Five former Premier League starters discarded to the bench…

Ian Watson

Angus Gunn (Southampton)
“I am in the good position that I have two goalkeepers that are on the same level,” said Ralph Hasenhuttl back in October, omitting to clarify the exact level.

Gunn has had the gloves since February but the former England Under-21 keeper can’t say he wasn’t warned about his form. He may have been made the fall guy for Southampton’s 9-0 home humping at the hands of Leicester but Gunn had put in a few ropey performances prior to that embarrassment. “I think the last games from Angus haven’t been the best so far,” said Hasenhuttl, unaware that the worst was yet to come.

Alex McCarthy was reinstated as No.1 after Gunn shipped 19 goals in his last five first-team appearances and though Saints have tightened up, they haven’t kept a clean sheet since mid-September. At Newcastle on Sunday, McCarthy was culpable for the hosts’ late winner when he failed to deal with Sean Longstaff’s long-range effort, allowing Federico Fernandez to gobble up the rebound.


Pedro (Chelsea)
The World Cup winner started the first two Premier League matches of Frank Lampard’s Chelsea reign and he would have started the third at Norwich had he not pulled up in the warm-up at Chelsea with a hamstring injury.

That was Chelsea’s first win under Lampard and the new Blues boss has barely bothered with Pedro since. The 32-year-old has started twice in the league before being hooked on 63 minutes in both the win over Brighton and defeat to West Ham.

“It is a difficult time,” admitted Pedro last week. “For us, it has been a transition season because ​Chelsea has not been able to make signings and has opted for young people, but at the level required. Lampard is betting on them, and perhaps that is the reason that I’ve had fewer opportunities, despite starting well.”

The former Barcelona winger isn’t overly concerned since he can choose his next club when his contract expires at the end of the season. That’s providing Chelsea don’t sell him in January first, with Villa one of the interested parties. “Yes, there are offers,” he said. “There are always clubs that are interested, and that is a joy.”


Ainsley Maitland-Niles (Arsenal)
The Arsenal academy graduate started the season as Unai Emery’s first-choice right-back, getting five games under his belt before being sent off in the sixth. He hasn’t been seen in the Premier League since.

Maitland-Niles’ performances were used as one of the sticks with which to beat Emery, but the Arsenal youngster has been at pains to make clear that he is not a right-back: “I’m not a defender,” he said back in September. “So I do get a lot of stick about my defending being poor, but it’s something I’m learning and have been learning for a couple of years now.

“It’s not going to come overnight. If I was a defender as a kid, and my defending was poor, I would understand where the criticism is coming from, but I’m trying my best for the team and for the manager.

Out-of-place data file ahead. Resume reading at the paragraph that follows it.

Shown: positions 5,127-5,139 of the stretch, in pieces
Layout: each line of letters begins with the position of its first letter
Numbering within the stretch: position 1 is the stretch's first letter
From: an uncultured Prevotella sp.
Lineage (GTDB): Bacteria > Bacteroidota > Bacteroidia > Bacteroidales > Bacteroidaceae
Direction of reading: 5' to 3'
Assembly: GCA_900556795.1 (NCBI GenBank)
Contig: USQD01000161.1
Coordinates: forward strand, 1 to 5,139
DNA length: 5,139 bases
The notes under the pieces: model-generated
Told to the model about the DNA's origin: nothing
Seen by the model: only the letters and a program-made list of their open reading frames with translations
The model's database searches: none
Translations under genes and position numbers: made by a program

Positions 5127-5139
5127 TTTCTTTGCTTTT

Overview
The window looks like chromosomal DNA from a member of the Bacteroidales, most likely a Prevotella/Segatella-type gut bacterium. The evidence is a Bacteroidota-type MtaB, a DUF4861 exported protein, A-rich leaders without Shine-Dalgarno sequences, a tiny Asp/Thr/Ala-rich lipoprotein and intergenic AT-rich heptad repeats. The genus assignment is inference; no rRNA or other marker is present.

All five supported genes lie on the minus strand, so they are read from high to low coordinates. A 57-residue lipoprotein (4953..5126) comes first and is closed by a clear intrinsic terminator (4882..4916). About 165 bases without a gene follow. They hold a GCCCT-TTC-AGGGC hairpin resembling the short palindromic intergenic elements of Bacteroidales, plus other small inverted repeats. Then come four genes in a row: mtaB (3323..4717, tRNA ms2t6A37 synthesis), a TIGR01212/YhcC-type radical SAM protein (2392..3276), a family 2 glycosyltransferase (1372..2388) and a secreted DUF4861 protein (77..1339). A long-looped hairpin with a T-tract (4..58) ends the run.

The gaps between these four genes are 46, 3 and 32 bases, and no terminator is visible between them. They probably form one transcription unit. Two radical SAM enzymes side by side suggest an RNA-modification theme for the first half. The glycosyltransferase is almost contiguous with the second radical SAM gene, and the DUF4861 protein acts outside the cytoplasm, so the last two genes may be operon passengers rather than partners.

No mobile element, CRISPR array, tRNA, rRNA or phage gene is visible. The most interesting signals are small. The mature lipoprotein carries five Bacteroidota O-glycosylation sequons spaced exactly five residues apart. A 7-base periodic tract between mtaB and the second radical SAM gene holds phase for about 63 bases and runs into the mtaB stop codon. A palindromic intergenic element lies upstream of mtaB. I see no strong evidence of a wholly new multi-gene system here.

“It’s not where I would choose to put myself in the team, as I’m an attacking player by trade. That’s all I can try to bring to the team. I’m still learning the defensive side, so when players are running at me, and they’re throwing skills at me, I’m still learning how to deal with that.”

Maitland-Niles’ plea for mercy was heard, with Calum Chambers played at right-back before Hector Bellerin’s return. But neither Emery nor Freddie Ljungberg has seen fit to play Maitland-Niles in his preferred position. Indeed, he has made the bench only once in the last seven Premier League matches.


Shane Duffy (Brighton)
Duffy started the season alongside Lewis Dunk because Graham Potter was never likely to come in and immediately tear apart one of the few good things about Brighton last season. But three games was all it took for the new manager to get his new defender in the side at the expense of Duffy.

As an £18million new recruit, Adam Webster was never likely to sit on the bench for long and his form since being chosen to make his Premier League debut at Manchester City in August has been good enough for the former Bristol City centre-back to keep his place.

Potter wants Brighton to play out from the back, which is an approach that suits Webster more than Duffym who is more adept at the dirty work that comes with being a Premier League centre-back. Potter seems to be banking on Webster improving his defending quicker than Duffy, 28 on New Year’s Day, can transform himself into Franz Beckenbauer. When Ben White returns from his loan at Leeds, Duffy has an even bigger fight on his hands for a first-team place.


Seamus Coleman (Everton)
The Republic of Ireland right-back started the first eight games of Everton’s Premier League season, captaining the Toffees for seven of them, while summer signing Djibril Sidibe watched on from the bench. But a red card for Coleman at Burnley has led to the 31-year-old swapping roles with Sidibe, who has started the eight league matches since.

The only chance Coleman has had to stake his claim came in the 2-0 home defeat to Norwich, when Marco Silva swapped his right-backs for the final 25 minutes and though he brought some tempo and drive to the flank, Sidibe was back for the trip to Leicester when he contributed one of three assists since becoming a regular.

But Marco Silva still recognised Coleman’s determination to win back his place and his leadership qualities: “He’s everything we want and what a manager wants to see in his players,” said Silva. “He is captain and a fantastic example for everyone.” Just from the bench.


Ian Watson